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Purdue University Engineering Frontiers

Data Science in Engineering

Purdue research is harnessing data science, artificial intelligence and remote sensing to improve sorghum varieties for biofuels by linking specific plant phenotypes, or characteristics, to their corresponding genetic information (genotypes).

The immediate goal of the project is to use advanced sensing coupled with machine-learning techniques and biophysical modeling for high throughput phenotyping, with the longer-term goal of actually connecting the phenotypes to specific genes.

The project is a partnership led by researchers in Purdue’s Colleges of Agriculture and Engineering, the Purdue Polytechnic Institute, IBM Research, and The University of Queensland. It is funded with a three-year, $6.5 million grant from the U.S. Department of Energy’s Advanced Research Projects Agency for projects focused on accelerating energy crop development for the production of renewable transportation fuels.

Mitch Tuinstra, professor of plant breeding and genetics in the Department of Agronomy and the Wickersham Chair of Excellence Agricultural Research, is the principal investigator of the TERRA project. Melba Crawford, professor of agronomy, civil and electrical and computer engineering, and the Chair of Excellence in Earth Observation, is the project lead for Engineering.

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Research is being conducted by Ayman Habib, the Thomas A. Page Professor of Civil Engineering, as part of Purdue TERRA, a project that is funded by a $6.5 million grant from the U.S. Department of Energy that aims at improving the efficiency of correlating the gene characteristics of seeds and crop yield.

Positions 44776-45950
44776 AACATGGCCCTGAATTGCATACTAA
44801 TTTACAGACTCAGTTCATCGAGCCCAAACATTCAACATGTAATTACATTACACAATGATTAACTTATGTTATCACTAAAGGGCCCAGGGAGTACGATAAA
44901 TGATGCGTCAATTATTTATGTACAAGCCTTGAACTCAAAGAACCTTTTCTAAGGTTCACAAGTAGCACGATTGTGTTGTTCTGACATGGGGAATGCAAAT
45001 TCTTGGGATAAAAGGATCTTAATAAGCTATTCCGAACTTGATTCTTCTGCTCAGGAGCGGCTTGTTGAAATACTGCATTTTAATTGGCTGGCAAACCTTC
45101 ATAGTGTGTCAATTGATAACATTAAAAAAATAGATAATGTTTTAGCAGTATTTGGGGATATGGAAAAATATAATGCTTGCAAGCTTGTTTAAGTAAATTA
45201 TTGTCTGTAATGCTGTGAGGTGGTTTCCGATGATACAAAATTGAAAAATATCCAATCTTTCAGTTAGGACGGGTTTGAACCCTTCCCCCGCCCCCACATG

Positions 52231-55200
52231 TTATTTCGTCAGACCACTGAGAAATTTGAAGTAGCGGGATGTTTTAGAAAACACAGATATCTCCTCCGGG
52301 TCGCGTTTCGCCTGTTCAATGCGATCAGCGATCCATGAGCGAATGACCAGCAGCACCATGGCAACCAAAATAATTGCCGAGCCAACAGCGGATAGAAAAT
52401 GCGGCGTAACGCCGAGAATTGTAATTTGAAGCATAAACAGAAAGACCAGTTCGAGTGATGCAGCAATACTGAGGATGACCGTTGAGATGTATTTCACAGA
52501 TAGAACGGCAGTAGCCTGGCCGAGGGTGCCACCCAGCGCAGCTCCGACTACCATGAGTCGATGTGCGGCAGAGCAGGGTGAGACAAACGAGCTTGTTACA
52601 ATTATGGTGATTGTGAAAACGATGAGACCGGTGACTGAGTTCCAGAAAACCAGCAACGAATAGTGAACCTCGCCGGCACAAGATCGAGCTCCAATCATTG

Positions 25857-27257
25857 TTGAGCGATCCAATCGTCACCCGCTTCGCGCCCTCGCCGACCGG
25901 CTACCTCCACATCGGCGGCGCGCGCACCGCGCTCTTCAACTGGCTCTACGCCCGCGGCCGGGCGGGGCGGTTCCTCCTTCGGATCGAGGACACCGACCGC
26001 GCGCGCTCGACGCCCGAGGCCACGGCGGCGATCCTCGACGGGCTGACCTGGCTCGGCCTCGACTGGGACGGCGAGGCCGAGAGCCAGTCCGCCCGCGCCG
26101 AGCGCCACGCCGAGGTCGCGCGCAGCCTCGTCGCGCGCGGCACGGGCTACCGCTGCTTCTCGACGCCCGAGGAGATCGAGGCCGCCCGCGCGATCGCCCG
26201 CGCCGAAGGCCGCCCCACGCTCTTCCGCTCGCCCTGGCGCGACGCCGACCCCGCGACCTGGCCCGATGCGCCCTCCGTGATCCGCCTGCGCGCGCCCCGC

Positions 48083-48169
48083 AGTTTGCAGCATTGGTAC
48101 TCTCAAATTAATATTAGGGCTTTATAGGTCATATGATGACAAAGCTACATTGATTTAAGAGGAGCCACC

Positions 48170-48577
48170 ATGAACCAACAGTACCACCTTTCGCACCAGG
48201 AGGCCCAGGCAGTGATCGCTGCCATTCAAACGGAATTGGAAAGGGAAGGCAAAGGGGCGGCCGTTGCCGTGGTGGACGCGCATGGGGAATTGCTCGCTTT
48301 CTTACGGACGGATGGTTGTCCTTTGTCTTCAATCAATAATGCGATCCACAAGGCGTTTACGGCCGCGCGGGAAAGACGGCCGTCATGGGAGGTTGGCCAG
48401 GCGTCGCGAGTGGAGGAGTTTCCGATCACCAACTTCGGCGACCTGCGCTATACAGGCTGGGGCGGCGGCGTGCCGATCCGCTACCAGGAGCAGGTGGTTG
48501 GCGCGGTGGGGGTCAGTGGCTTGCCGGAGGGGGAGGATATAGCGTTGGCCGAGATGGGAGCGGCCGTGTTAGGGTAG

Habib’s focus is on using mobile mapping systems in the field of agricultural management. His remote sensing system provides precisely geo-located data that can be used by researchers to provide traits that can be plugged into models to arrive at information about biomass and other important plant traits.

The best aspect of Habib’s research is its relevance across a wide variety of fields. “We are making precise, remote measurements of whatever phenomenon you are interested in much easier and more affordable,” Habib says. Whether the measurements apply to construction work zones, shore line erosion or agricultural management, such mapping systems and the processing algorithms developed by his team make a world of difference in helping deliver data to decision makers so they can achieve the best outcomes more efficiently.

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